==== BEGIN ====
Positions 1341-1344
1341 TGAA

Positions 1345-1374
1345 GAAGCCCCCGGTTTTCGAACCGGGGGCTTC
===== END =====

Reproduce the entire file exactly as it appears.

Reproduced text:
Positions 1341-1344
1341 TGAA

Positions 1345-1374
1345 GAAGCCCCCGGTTTTCGAACCGGGGGCTTC